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Plants used to treat diabetes in Sri Lankan Siddha Medicine - an ethnopharmacological review of historical and modern sources

Sathasivampillai, SV; Rajamanoharan, PR; Munday, M; Heinrich, M; (2017) Plants used to treat diabetes in Sri Lankan Siddha Medicine - an ethnopharmacological review of historical and modern sources. Journal of Ethnopharmacology , 198 pp. 531-599. 10.1016/j.jep.2016.07.053. Green open access

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Abstract

INTRODUCTION AND BACKGROUND: In recent decades diabetes mellitus has become a considerable health problem in countries like Sri Lanka and results in an increasing economic burden hampering the social and economic development of these countries. About 60 to 70 % of the rural population in Sri Lanka rely on indigenous medicinal systems as their main source for primary health care. Siddha (Tamil) Medicine is one of the four Sri Lankan traditional medicinal systems and it is practised mostly in the eastern and northern provinces of Sri Lanka where the majority of Tamils reside. AIM: The foundation of this study is a documentation of plant species recorded in historical and modern Sri Lankan Siddha Medical documents used to treat diabetes. Based on the systematic documentation and analysis of Siddha concepts about diabetes and its signs and preparations used to treat diabetes in Sri Lankan Siddha Medicine, the plant species included in these preparations (excluding globally or very widely used, very well studied species) were evaluated in terms of the current state-of-the-art about these species' pharmacology and effectiveness in order to lay a foundation for their further development. METHOD: Historic and modern Sri Lankan university texts books in Tamil were used as sources for information on diabetes Siddha concepts and antidiabetic Sri Lankan Siddha Medicine preparations. Information on the known antidiabetic effects of extracts and compounds obtained from these species were used in order to assess the current state of the art of these species. RESULTS AND DISCUSSION: Information of ingredients, preparation methods, amount of ingredients used, and dosages of 60 antidiabetic Sri Lankan Siddha Medicine preparations were obtained. Animal parts including marine organisms, inorganic substances, and plants are the three types of ingredients used. Overall 171 plant species in 73 families were documented. Senna auriculata (L.) Roxb. (Fabaceae) was identified as the most frequently cited species. Globally distributed and very well studied plants were excluded in the pharmacological and clinical literature review which includes 123 plant species. The majority (48 %) of the plant species reviewed were studied up to in vivo level as the current maximum level of scientific evidence available. Followed by 41 % of species have not been studied for antidiabetic activities or did not show antidiabetic activity. Moreover, 6 % and 5 % were studied up to in vitro and in clinical levels, respectively. The majority of the species were studied only in the models that represent type 1 diabetes. CONCLUSION: This is the first study systematically assessing the importance of preparations and plants used in antidiabetic Sri Lankan Siddha Medicine preparations. Antidiabetic plants are a crucial health care resource in Sri Lankan Siddha Medicine. This study also identified a wide range of methodological problems in the studies conducted so far. More and better type 2 diabetes models should be employed in future studies. This comprehensive review creates the basis for a more systematic study of these local resources.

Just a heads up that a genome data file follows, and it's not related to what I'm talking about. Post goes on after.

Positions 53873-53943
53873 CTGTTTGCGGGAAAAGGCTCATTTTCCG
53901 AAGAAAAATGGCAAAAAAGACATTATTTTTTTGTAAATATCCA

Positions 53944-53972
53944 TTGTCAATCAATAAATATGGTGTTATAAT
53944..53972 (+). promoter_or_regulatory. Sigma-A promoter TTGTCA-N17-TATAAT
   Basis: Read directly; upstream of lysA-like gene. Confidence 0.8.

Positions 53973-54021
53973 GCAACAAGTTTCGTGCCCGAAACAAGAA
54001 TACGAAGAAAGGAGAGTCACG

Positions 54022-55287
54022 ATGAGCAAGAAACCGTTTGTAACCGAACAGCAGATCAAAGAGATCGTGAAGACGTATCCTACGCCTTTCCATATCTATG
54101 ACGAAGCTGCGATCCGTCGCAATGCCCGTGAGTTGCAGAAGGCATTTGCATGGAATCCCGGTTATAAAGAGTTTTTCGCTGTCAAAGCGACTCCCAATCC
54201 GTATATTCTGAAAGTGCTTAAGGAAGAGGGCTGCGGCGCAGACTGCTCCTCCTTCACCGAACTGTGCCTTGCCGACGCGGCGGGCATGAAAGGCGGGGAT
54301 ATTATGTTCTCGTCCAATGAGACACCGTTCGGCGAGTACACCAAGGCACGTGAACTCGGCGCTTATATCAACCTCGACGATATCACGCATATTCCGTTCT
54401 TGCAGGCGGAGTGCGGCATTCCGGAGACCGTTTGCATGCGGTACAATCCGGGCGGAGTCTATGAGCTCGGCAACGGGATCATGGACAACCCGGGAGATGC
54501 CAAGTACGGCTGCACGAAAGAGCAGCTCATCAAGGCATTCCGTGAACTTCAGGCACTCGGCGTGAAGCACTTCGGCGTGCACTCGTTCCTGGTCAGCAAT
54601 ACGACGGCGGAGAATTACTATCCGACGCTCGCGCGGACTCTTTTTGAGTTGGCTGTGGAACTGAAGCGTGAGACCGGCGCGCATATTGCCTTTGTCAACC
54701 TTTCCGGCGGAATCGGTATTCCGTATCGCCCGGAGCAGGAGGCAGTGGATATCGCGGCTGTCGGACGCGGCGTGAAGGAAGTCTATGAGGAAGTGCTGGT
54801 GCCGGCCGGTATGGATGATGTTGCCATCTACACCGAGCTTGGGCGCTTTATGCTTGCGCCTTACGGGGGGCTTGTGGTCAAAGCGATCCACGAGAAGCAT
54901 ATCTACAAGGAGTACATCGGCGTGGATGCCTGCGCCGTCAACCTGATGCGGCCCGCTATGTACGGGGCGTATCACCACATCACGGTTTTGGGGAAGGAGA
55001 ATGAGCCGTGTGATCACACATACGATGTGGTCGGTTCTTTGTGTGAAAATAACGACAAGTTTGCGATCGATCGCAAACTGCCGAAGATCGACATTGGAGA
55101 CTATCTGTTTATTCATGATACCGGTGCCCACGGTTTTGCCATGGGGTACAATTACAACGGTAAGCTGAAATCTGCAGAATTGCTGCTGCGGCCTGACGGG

Type: Article
Title: Plants used to treat diabetes in Sri Lankan Siddha Medicine - an ethnopharmacological review of historical and modern sources
Open access status: An open access version is available from UCL Discovery
DOI: 10.1016/j.jep.2016.07.053
Publisher version: http://dx.doi.org/10.1016/j.jep.2016.07.053
Language: English
Keywords: Alpha glucosidase inhibition assay; alpha amylase inhibition assay; Diabetes Mellitus; Fabaceae; Senna auriculata; Siddha Medicine; Sri Lanka; Streptozotocin; Tamil Medicine
UCL classification: UCL
UCL > Provost and Vice Provost Offices
UCL > Provost and Vice Provost Offices > School of Life and Medical Sciences
UCL > Provost and Vice Provost Offices > School of Life and Medical Sciences > Faculty of Life Sciences
UCL > Provost and Vice Provost Offices > School of Life and Medical Sciences > Faculty of Life Sciences > UCL School of Pharmacy
UCL > Provost and Vice Provost Offices > School of Life and Medical Sciences > Faculty of Life Sciences > UCL School of Pharmacy > Pharma and Bio Chemistry
URI: https://discovery.ucl.ac.uk/id/eprint/1506372
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